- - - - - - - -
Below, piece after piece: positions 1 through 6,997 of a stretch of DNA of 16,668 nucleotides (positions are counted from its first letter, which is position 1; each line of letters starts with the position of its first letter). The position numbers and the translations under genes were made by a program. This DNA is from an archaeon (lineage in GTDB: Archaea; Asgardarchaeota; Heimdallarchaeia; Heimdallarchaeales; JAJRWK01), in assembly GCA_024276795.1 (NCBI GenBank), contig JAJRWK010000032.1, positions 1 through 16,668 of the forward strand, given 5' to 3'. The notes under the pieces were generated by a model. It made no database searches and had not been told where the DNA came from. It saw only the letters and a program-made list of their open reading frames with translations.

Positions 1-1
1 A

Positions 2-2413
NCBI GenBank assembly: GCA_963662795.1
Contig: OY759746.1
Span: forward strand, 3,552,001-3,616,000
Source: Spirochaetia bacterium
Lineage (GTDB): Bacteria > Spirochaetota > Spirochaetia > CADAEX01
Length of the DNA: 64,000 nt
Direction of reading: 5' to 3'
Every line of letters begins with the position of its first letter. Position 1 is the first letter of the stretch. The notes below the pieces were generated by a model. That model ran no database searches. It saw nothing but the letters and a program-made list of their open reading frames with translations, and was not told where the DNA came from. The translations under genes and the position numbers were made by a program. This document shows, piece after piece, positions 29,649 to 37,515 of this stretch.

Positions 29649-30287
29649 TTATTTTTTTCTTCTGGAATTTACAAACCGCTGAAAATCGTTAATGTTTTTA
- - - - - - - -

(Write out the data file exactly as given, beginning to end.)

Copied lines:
Below, piece after piece: positions 1 through 6,997 of a stretch of DNA of 16,668 nucleotides (positions are counted from its first letter, which is position 1; each line of letters starts with the position of its first letter). The position numbers and the translations under genes were made by a program. This DNA is from an archaeon (lineage in GTDB: Archaea; Asgardarchaeota; Heimdallarchaeia; Heimdallarchaeales; JAJRWK01), in assembly GCA_024276795.1 (NCBI GenBank), contig JAJRWK010000032.1, positions 1 through 16,668 of the forward strand, given 5' to 3'. The notes under the pieces were generated by a model. It made no database searches and had not been told where the DNA came from. It saw only the letters and a program-made list of their open reading frames with translations.

Positions 1-1
1 A

Positions 2-2413
NCBI GenBank assembly: GCA_963662795.1
Contig: OY759746.1
Span: forward strand, 3,552,001-3,616,000
Source: Spirochaetia bacterium
Lineage (GTDB): Bacteria > Spirochaetota > Spirochaetia > CADAEX01
Length of the DNA: 64,000 nt
Direction of reading: 5' to 3'
Every line of letters begins with the position of its first letter. Position 1 is the first letter of the stretch. The notes below the pieces were generated by a model. That model ran no database searches. It saw nothing but the letters and a program-made list of their open reading frames with translations, and was not told where the DNA came from. The translations under genes and the position numbers were made by a program. This document shows, piece after piece, positions 29,649 to 37,515 of this stretch.

Positions 29649-30287
29649 TTATTTTTTTCTTCTGGAATTTACAAACCGCTGAAAATCGTTAATGTTTTTA